I am currently a visiting assistant professor of government at Bowdoin College. My areas of teaching interest and ability include comparative politics, political economy (international and comparative), and contemporary political thought. 

I have also instructed undergraduate students in a research practicum and acted as a graduate peer mentor for early-stage graduate fieldworkers.

The following approaches guide my teaching philosophy:

  • Developing critical thinking skills by exposing students to alternative narratives, concepts, and theories of modernity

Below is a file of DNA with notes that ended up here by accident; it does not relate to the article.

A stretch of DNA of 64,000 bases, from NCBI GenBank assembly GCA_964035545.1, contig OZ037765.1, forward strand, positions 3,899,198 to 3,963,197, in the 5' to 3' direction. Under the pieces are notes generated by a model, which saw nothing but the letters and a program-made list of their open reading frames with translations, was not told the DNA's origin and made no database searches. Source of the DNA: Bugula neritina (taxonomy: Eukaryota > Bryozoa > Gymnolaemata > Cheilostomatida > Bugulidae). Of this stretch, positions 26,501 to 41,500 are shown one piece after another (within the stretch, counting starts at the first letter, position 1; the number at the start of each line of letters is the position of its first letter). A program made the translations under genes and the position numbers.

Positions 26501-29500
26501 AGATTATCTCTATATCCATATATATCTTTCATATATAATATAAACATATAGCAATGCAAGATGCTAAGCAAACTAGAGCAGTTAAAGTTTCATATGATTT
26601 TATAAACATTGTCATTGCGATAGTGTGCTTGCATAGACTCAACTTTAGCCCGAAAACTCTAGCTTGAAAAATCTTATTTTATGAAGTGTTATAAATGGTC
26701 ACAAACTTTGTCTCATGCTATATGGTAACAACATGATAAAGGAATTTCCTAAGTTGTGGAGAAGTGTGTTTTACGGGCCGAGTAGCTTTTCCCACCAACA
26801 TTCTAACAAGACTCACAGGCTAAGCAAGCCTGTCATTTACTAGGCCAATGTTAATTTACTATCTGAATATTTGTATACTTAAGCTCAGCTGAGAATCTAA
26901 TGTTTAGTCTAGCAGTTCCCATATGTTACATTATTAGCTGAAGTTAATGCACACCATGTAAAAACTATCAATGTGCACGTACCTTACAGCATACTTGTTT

• Combining classic/canonical works with contemporary scholarship to shed empirical and theoretical light on both urgent political challenges and their historical antecedents.

  • Cultivating written communication and research skills through frequent low and medium stakes writing assignments, and sustained high stakes writing assignments that allow students to receive and address peer and instructor feedback

  • Promoting active listening and participation skills through interactive lecture formats, class discussions, small group activities, and in-class writing exercises

In my courses, students simultaneously engage with original texts and real-life examples to build, through experience, the conceptual and theoretical tools necessary to make sense of contemporary political phenomena.

I am also prepared to offer courses on topics such as: States of Emergency, European Integration, Global Finance, Contentious Politics, or Qualitative Methods, among other possibilities.